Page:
This is a good thing for the average Josephine because it means she’ll pay off her balance much quicker. It’s a bad thing if she can’t come up with the money and misses her payments. And if she does that, the credit card company will most likely hike her attractive “fixed” 3.99%” interest rate to 22% or even to 31%.
As a note, credit card customers are already struggling. A record number of them -- nearly 5% -- are more than a month late on their credit card payment. Meanwhile, Americans personal savings rate dipped to a record low of negative .6 percent in July. That means that Americans were dipping into their savings to pay their bills.
Want more bad news? If you have an equity loan or any line of credit with a variable interest rate, your minimum payment is going up. That’s because the Federal Reserve began to steadily tighten credit since June 2004, causing the commercial banks’ prime lending rate to rise to 6.75 percent.

So how is this adding up so far?
Well, let’s assume Josephine has amassed the average credit card debt of close to $10,000. So her minimum monthly payment will increase from $200 to $400.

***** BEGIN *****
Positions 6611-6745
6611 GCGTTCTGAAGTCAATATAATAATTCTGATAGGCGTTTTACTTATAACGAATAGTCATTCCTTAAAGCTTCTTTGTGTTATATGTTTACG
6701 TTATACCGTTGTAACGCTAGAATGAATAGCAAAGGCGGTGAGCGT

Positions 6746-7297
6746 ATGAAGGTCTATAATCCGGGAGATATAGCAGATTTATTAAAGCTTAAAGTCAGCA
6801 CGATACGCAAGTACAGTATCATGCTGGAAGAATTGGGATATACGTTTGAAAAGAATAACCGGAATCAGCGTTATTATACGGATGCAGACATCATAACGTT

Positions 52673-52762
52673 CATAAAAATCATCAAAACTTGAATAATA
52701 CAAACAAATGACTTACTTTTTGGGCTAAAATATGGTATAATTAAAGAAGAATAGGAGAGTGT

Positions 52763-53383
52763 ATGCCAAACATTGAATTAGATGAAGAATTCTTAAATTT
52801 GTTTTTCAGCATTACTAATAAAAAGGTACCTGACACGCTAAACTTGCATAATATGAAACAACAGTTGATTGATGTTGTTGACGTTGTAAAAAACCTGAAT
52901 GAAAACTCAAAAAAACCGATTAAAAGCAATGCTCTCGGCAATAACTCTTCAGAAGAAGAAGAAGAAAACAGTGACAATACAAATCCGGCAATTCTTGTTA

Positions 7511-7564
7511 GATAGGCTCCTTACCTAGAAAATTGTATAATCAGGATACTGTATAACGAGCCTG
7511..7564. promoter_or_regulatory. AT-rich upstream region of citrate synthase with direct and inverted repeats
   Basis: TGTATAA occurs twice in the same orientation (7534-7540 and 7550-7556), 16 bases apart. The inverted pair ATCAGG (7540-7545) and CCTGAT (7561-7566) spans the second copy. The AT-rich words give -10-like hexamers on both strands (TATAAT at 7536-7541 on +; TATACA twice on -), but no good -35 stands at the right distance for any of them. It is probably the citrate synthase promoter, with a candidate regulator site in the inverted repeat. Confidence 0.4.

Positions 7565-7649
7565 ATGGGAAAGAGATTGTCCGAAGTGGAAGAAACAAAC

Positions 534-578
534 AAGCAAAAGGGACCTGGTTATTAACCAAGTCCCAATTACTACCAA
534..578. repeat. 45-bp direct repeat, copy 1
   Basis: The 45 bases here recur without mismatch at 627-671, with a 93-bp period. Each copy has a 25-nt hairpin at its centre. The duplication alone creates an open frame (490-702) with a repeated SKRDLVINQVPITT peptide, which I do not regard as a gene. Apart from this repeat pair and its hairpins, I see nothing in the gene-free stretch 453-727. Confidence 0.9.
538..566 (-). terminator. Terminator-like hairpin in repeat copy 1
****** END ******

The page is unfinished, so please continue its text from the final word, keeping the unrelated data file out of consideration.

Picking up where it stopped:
Okay, now add the higher cost of natural gas to heat her home -- from $60 to 190.
And, add to that the higher cost of gasoline for her car -- for Josephine, who lives 12 miles out of town, gas costs $104 more a month.
And her equity loan payment on $20,000 has gone up $50 per month.
Total damage: $414.
For people who are already skimping or working two jobs, winter is looking grim -- if you never had seasonal affective disorder, you will! And, no, voting your children off the island is not an option.
For most people, money is a very personal thing, something to suffer alone. There aren’t exactly support groups for people who live paycheck to paycheck. Who wants to admit it? And if, say you do want to share your misery, watch your friends run away. They fear you’ll ask them for a loan.